Hesburgh Library Edit-a-Thon highlights historic gender gap in South Bend
Gabriela Malespin | Tuesday, March 31, 2015
The Hesburgh Library’s Center for Digital Scholarship hosted its first ever Wikipedia Edit-a-Thon to highlight the gap between male and female contributors on the site and to shed light on the historical impact of South Bend women.
The Edit-a-Thon, an event open to Notre Dame as well as the wider South Bend community, taught participants how to edit and contribute articles with a focus on prominent South Bend women.
Kai Smith, a visiting librarian and one of the organizers for the event, said Wikipedia’s platform provided people with the opportunity to both examine the systemic disparity between men and women prevalent in historical study and explore the wealth of prominent figures in South Bend. Although Wikipedia is an online platform with near-universal opportunity for access to those with Internet, the site displays a noticeable gender gap, with only 13 percent of contributors and editors being women.
“It addresses the larger gender gap issue that Wikipedia has of not having many women editors,” Smith said. “It encourages people to not only add female figures to Wikipedia, but also to kind of bridge that gender gap.”
As part of the Edit-a-Thon, participants “adopted” a South Bend woman by researching her life, work and legacy in online databases such as University Archives. Smith said as she and other Notre Dame and South Bend librarians compiled a list of South Bend women to research, she discovered the wealth of prominent female scholars, activists and community leaders who contributed to South Bend’s history. Prominent women included community leaders such as Eugenia Braboy and Helen Pope, religious leaders like Sister Maura Brannick and Sister Mary di Pazzi Rockford and educators such as Gloria Kaufman and Dr. Virgina Calvin.
“There’s pretty amazing people here, and I must say, I was really surprised at the community activism there is,” Smith said. “Even in the founding of Saint Mary’s and Notre Dame, a lot of the sisters were very active in the community and the creation of institutions. It’s pretty phenomenal.”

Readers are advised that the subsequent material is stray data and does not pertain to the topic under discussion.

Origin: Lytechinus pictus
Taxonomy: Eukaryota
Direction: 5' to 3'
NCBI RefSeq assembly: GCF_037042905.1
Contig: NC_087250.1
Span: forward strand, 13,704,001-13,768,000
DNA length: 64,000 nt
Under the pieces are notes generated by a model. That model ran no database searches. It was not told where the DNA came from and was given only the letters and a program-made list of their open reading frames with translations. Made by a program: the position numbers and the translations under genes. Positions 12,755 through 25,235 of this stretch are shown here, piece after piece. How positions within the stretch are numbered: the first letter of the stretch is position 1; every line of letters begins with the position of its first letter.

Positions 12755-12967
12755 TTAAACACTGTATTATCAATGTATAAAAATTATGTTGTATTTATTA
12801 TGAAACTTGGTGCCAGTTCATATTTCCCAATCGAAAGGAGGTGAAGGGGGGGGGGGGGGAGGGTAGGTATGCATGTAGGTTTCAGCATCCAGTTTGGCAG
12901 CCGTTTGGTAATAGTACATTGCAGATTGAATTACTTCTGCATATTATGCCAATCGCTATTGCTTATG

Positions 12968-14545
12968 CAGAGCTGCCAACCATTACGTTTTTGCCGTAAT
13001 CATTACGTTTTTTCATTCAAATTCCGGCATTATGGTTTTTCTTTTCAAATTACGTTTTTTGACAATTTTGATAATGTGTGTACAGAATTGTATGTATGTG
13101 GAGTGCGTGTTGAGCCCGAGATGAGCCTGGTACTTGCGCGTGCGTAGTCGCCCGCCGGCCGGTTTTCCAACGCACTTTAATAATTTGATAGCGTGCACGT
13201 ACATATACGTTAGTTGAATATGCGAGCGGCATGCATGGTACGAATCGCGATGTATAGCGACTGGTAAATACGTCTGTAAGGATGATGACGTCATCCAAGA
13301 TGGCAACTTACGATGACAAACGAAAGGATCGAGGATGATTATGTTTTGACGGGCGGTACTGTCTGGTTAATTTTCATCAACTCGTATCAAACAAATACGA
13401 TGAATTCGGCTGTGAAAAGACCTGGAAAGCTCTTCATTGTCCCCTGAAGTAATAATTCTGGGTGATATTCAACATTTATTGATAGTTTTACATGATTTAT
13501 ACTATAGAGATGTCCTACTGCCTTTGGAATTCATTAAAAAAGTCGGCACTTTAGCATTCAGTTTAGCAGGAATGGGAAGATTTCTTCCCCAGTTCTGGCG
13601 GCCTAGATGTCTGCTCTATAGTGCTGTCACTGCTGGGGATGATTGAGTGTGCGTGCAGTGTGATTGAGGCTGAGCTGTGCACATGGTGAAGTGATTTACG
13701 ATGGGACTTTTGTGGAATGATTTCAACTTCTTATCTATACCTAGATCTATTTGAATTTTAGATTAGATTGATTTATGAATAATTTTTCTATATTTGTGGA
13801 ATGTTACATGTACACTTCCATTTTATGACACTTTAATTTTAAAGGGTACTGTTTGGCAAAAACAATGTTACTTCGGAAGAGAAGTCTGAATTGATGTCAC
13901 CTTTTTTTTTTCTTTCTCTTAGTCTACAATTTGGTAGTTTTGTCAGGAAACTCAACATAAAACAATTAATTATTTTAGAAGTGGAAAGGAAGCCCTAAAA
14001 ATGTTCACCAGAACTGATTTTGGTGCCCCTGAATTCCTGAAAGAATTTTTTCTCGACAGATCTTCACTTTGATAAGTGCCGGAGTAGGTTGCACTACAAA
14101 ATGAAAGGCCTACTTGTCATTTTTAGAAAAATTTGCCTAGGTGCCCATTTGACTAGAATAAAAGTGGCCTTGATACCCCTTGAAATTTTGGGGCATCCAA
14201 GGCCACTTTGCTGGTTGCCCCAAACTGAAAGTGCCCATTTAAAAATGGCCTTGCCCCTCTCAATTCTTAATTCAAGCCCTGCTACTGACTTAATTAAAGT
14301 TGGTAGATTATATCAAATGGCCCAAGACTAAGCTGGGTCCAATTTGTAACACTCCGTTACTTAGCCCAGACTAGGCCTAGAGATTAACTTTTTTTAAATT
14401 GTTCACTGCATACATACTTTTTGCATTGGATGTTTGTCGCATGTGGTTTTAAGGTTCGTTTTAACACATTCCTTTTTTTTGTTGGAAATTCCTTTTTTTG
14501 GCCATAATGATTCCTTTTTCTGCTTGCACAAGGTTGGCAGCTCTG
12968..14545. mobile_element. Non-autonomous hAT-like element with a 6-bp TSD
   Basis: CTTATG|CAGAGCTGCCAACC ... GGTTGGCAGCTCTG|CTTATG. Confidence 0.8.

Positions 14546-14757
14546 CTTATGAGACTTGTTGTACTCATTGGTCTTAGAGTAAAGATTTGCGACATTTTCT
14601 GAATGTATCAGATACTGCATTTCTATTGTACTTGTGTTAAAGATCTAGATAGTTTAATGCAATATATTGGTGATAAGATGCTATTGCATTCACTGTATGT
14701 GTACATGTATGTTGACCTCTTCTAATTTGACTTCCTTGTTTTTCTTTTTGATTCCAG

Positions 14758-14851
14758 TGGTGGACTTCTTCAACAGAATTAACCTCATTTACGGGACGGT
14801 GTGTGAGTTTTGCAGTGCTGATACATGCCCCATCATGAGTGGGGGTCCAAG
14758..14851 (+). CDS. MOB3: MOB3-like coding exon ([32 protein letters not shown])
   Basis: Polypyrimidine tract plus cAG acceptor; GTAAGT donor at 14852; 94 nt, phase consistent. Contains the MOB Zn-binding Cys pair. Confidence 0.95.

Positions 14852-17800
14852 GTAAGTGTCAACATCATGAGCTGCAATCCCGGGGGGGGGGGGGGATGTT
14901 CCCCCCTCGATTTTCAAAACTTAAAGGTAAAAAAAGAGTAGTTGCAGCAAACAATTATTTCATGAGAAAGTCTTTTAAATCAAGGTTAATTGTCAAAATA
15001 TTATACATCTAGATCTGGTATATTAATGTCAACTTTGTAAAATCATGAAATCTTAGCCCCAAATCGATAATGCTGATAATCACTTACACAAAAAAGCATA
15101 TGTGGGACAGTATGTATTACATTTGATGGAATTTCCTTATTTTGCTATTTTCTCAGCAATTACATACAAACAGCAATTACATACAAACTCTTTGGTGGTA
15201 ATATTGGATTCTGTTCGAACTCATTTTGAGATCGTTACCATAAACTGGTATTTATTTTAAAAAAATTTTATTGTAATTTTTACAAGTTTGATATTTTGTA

In order to help participants get started, Smith held several introductory workshops on guidelines for properly starting, editing and citing Wikipedia pages, a process she said is relatively straightforward.
Fellow organizer and librarian Sheila Smyth said South Bend libraries have fostered similar initiatives and hoped the event would become a recurring event.
“I hope it becomes a tradition for Women’s History Month and that it becomes something even public schools can get into,” Smyth said.
Several participants, such as first-year law student Carlene Miller said the event helped shed light on the important role women in South Bend played in community activism. Miller, who focused her research on community activist and healthcare professional Helen Pope, said the Edit-a-Thon gave her the opportunity to explore the achievements of other women in the South Bend area.
“It’s good to see the list of women and see that there’s this long history and tradition of female activism and community activism of women in South Bend,” Miller said.
Fellow first-year law student Christine Bannan said the event helped her understand the importance of contributing to history through online technology and provided an opportunity to both engage with South Bend history and draw attention to social gender bias.
“It made me think about other causes of the gender gap in society,” Bannan said. “Wikipedia is free, it’s public, it’s open access, yet we still have that huge disparity between men and women editing, and it draws attention to the fact that there are more systemic causes.”